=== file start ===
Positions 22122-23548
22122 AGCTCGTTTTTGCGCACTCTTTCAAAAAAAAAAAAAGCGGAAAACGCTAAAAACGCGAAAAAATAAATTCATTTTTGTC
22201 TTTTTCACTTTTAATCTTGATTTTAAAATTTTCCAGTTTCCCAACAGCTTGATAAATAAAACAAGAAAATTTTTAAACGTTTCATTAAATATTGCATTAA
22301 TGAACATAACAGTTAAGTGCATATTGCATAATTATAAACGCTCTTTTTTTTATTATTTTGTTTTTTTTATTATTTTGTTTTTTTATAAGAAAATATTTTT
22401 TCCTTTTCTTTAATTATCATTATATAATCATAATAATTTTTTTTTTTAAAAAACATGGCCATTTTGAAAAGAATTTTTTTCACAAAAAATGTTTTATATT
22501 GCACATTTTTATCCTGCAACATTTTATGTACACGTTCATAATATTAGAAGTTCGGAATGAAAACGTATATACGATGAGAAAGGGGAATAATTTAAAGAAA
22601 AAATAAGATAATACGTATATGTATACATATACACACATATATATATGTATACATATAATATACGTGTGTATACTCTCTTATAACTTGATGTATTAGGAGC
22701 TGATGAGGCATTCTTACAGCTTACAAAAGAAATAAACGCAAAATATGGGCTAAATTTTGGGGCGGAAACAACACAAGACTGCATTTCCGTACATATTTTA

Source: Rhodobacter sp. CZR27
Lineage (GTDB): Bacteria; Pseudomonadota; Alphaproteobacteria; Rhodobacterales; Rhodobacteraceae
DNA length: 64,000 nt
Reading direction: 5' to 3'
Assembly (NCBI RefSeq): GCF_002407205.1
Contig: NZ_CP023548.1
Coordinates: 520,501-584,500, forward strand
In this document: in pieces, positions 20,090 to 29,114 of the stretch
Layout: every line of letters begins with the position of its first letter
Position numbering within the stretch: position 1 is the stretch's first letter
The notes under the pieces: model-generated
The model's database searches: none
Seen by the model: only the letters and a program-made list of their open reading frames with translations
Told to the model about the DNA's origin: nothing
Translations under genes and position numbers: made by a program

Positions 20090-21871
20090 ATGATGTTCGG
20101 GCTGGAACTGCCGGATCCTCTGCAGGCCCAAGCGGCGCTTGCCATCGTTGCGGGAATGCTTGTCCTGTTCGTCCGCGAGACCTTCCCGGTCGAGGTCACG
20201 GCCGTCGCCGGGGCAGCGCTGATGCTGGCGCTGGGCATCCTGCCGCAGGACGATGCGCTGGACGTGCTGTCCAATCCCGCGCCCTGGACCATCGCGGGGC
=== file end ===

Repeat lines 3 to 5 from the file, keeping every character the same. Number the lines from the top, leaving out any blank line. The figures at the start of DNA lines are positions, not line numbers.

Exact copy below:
22201 TTTTTCACTTTTAATCTTGATTTTAAAATTTTCCAGTTTCCCAACAGCTTGATAAATAAAACAAGAAAATTTTTAAACGTTTCATTAAATATTGCATTAA
22301 TGAACATAACAGTTAAGTGCATATTGCATAATTATAAACGCTCTTTTTTTTATTATTTTGTTTTTTTTATTATTTTGTTTTTTTATAAGAAAATATTTTT
22401 TCCTTTTCTTTAATTATCATTATATAATCATAATAATTTTTTTTTTTAAAAAACATGGCCATTTTGAAAAGAATTTTTTTCACAAAAAATGTTTTATATT